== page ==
Rockin “S” Snaffle Bits - Endorsed by Mark Rashid, Internationally Acclaimed Horse Trainer - Made by Reinsman, Sold by Circle Y
*Not to be used with a curb strap or bit hobble!!
These bits were designed to decrease the discomfort at the corners of the horse's mouth. The bit will not pinch. The extra 3 inch rings at each end of the mouthpiece float independently to disperse the pressure across the lip and cheek helping the bit to become more stable in the horse’s mouth, and in turn, allowing the horse to become more responsive to the rider’s cues. The rein attaches to the floating "D" ring outside the cheek rings.
"Lifetime Guarantee" on material and workmanship.
No returns on bits that have been used and are not defective.
**See below what else Mark Rashid had to say about his experience with these bits. See also Mark Rashids' DVD’s
Rockin S Snaffle Bit 1/2"- Raised Snaffle Smooth Sweet Iron
The raised snaffle was specially designed by Mark Rashid to help horses with extra large tongues and/or low pallets! See below what else Mark had to say about his experience with these bits.
5 1/4" mouth (SP234-525) - $137.00
*The mouthpiece is soldered on at a slight angle meant to lay back in the mouth!
What Mark Rashid has to say about these bits -
“We began using the original Rockin S Snaffle Bit in 2006. Almost immediately we were struck by the positive changes that occurred in most horses we tried it on. Horses that had previously been head tossers, bit chompers or just “hard mouthed” suddenly became way more amenable and easier to work with.
Still, one problem the bit was unable to address was the same problem most traditional snaffle bits have. That is, it didn’t allow enough room in the mouth for those horses that had low pallets or thick tongues. For these horses, there are very few bits on the market that are of much use, or that they are comfortable in.
I had been having some success with these types of horses with a snaffle bit I had picked up years ago which had a relatively solid mouth piece and a medium port for tongue relief. In mid 2007 I contacted Mark Sulan, the fellow that came up with the original design for the Rockin S Snaffle, and talked with him about the possibility of using his cheek pieces on a mouthpiece similar to the mouthpiece that had been helpful to the horses in question.
My original idea for the mouthpiece was for it to have a port for tongue relief for thick tongued horses, and for the port to lay back in the horse’s mouth so it wouldn’t interfere with horses with low pallets. This idea was kicked around for a while between Mark and I and a couple other folks. A mouthpiece was designed but quickly discarded due to too many moving parts.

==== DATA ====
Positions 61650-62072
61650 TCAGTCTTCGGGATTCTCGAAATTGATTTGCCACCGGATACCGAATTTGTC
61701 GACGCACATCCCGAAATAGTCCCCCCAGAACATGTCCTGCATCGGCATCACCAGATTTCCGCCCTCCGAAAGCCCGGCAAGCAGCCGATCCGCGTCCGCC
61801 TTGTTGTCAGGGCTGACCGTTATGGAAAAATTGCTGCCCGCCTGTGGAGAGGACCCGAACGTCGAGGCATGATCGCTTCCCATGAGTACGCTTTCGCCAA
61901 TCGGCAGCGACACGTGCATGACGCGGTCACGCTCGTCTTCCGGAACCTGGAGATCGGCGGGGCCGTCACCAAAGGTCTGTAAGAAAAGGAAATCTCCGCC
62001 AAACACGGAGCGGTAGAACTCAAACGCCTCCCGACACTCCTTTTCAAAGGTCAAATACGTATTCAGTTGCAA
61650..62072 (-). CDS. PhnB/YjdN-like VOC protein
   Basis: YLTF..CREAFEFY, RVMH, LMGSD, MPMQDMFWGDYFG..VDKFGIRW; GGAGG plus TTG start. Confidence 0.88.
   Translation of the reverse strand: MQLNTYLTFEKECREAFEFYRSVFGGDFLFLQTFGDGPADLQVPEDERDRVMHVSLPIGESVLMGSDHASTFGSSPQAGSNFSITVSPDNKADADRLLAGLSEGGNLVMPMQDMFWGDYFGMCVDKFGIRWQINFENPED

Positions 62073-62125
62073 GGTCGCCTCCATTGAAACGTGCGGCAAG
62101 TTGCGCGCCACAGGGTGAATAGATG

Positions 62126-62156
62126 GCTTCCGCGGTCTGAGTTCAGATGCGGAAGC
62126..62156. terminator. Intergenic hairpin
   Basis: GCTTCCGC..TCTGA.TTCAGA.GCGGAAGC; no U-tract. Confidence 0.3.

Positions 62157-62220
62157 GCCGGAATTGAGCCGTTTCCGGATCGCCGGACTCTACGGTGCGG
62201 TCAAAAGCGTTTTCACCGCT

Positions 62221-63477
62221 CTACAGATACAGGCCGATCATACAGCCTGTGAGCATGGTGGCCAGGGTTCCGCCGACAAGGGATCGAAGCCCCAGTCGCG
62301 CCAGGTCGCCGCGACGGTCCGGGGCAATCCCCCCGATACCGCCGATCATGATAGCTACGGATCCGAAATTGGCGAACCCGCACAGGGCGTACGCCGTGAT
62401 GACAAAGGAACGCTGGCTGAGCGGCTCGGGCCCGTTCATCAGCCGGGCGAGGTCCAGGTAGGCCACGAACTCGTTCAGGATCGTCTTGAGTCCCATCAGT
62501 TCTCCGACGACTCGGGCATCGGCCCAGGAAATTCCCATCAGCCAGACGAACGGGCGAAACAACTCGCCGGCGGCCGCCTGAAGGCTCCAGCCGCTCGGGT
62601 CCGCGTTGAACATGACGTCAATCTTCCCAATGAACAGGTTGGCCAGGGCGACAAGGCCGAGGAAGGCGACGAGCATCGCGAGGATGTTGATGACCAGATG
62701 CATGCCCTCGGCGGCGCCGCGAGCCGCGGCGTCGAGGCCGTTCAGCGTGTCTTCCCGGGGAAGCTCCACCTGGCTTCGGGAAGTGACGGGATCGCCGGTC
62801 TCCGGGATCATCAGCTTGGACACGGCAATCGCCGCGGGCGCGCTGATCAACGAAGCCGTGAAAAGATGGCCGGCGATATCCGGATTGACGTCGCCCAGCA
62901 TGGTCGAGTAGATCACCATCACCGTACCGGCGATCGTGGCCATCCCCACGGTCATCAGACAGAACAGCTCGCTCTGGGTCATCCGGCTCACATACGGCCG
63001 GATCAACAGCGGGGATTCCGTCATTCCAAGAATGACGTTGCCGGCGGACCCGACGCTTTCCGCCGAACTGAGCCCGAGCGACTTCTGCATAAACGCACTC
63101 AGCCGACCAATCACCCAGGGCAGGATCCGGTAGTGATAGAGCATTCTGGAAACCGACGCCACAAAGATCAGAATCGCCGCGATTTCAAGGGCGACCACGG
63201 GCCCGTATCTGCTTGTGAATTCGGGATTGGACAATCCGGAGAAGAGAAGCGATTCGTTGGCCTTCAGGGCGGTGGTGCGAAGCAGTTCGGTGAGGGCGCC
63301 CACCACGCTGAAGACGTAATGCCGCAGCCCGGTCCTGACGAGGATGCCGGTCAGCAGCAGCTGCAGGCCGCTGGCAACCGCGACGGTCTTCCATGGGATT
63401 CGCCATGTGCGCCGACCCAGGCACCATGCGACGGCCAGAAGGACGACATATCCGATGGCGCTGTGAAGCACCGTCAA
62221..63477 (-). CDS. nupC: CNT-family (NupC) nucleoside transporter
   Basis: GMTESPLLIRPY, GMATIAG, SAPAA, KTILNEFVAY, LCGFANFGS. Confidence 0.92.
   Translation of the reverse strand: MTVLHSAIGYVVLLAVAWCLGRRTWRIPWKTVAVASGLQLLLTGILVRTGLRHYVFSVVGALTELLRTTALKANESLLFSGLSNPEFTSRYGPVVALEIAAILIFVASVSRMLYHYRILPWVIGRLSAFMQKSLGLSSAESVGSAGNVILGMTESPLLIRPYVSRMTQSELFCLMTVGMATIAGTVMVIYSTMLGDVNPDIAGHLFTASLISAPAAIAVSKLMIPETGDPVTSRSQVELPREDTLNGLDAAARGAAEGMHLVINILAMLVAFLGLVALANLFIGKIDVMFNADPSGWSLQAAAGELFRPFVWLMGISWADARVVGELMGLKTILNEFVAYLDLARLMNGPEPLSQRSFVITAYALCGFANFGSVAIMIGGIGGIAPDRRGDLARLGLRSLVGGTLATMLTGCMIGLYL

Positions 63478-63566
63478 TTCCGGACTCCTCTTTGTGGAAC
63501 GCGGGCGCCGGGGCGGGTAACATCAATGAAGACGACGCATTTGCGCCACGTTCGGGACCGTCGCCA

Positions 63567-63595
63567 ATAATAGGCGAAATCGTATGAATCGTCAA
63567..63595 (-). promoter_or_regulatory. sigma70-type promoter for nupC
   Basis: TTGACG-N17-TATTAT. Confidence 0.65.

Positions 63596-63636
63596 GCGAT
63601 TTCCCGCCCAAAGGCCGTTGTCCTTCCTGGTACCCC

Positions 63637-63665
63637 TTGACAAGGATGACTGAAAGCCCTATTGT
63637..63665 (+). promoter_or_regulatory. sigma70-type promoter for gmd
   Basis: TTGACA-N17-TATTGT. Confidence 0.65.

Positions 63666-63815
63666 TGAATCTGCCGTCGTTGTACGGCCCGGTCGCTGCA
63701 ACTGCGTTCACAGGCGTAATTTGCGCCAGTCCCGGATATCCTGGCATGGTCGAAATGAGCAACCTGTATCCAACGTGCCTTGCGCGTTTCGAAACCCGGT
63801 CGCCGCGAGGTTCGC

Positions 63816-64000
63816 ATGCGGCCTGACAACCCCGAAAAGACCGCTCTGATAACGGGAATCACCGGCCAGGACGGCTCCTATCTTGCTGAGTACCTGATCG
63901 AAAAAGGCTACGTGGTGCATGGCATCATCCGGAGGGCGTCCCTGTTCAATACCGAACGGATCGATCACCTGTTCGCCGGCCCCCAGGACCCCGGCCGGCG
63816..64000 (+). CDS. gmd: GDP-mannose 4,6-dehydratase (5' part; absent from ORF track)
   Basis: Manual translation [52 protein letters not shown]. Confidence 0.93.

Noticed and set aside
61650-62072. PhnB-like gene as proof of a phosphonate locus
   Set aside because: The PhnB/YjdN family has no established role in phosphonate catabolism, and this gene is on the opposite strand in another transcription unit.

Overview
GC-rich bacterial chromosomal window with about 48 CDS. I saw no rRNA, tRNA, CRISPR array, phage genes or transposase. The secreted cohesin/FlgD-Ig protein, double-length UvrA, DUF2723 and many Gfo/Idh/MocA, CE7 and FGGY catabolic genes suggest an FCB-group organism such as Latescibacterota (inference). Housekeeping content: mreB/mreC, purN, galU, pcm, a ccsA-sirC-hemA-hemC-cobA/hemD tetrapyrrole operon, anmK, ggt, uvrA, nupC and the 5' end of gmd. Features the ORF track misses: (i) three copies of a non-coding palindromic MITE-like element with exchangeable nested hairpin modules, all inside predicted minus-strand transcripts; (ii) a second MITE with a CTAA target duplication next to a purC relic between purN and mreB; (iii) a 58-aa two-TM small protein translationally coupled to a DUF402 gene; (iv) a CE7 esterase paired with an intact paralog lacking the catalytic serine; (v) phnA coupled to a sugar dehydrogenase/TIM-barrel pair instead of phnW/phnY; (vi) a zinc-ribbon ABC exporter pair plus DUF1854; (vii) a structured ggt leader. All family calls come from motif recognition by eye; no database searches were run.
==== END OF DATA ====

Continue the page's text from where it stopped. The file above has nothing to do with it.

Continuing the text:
Eventually, a design was settled on, and prototypes of the bit were built. The bit was tried on a large number of horses, some with low pallets, some with thick tongues and some who simply seemed troubled by having a bit in their mouth. In each case there was a notable positive difference within minutes of the bit going in the horse’s mouth. In one case, one of our student instructors had been riding a horse for over a year and was unable to get the horse to settle. The mare was extremely agitated all the time, and it didn’t matter if she was in a bit (of any kind) a bosal, halter or whatever. We tried the prototype of the Raised Snaffle on her and she immediately dropped her head, relaxed and went to work as if there had never been an issue in the first place.
This is pretty typical of the response we are seeing with the vast majority of horses we have tried the bit on to date.
Snaffle bits all operate relatively the same way in a horse’s mouth. In short, the mouthpiece usually points toward the top (roof) of the horse’s mouth and slightly forward, toward the horse’s front teeth. When pressure is applied to the reins, the mouthpiece “breaks”, creating a sort of nutcracker effect in the horse’s mouth and exaggerates the upward/forward movement of the mouthpiece.
The Rockin S Raised snaffle operates in a completely opposite manner inside the horse’s mouth. As mentioned earlier, the three-piece mouthpiece, is ported. It also lies back in the horse’s mouth, toward the molars, instead of forward, toward the horse’s front teeth. In addition the mouthpiece lies relatively flat on the tongue. With this design, instead of the bit closing down and acting like a nutcracker when pressure is applied to the reins, the mouthpiece actually opens up in the horse’s mouth relieving pressure on the inside. It seems to be this part of the design that is popular with the horse’s we’ve tried it on. The vast majority of horses we’ve tried the bit on are immediately softer, quieter and more willing. Another benefit we’ve noticed is this allows the softness in the rider to come out as well.”